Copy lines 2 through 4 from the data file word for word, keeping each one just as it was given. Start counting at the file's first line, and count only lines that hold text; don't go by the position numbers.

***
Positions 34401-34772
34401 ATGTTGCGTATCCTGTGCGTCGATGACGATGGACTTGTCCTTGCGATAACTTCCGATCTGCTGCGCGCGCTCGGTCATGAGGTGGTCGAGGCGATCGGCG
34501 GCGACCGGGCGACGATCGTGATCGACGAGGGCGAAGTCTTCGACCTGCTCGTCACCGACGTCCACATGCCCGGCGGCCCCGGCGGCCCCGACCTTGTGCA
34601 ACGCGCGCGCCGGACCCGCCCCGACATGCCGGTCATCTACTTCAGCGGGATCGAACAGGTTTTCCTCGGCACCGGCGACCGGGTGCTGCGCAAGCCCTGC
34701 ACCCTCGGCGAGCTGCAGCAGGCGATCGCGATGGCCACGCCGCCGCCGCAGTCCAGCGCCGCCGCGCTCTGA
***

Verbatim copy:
34401 ATGTTGCGTATCCTGTGCGTCGATGACGATGGACTTGTCCTTGCGATAACTTCCGATCTGCTGCGCGCGCTCGGTCATGAGGTGGTCGAGGCGATCGGCG
34501 GCGACCGGGCGACGATCGTGATCGACGAGGGCGAAGTCTTCGACCTGCTCGTCACCGACGTCCACATGCCCGGCGGCCCCGGCGGCCCCGACCTTGTGCA
34601 ACGCGCGCGCCGGACCCGCCCCGACATGCCGGTCATCTACTTCAGCGGGATCGAACAGGTTTTCCTCGGCACCGGCGACCGGGTGCTGCGCAAGCCCTGC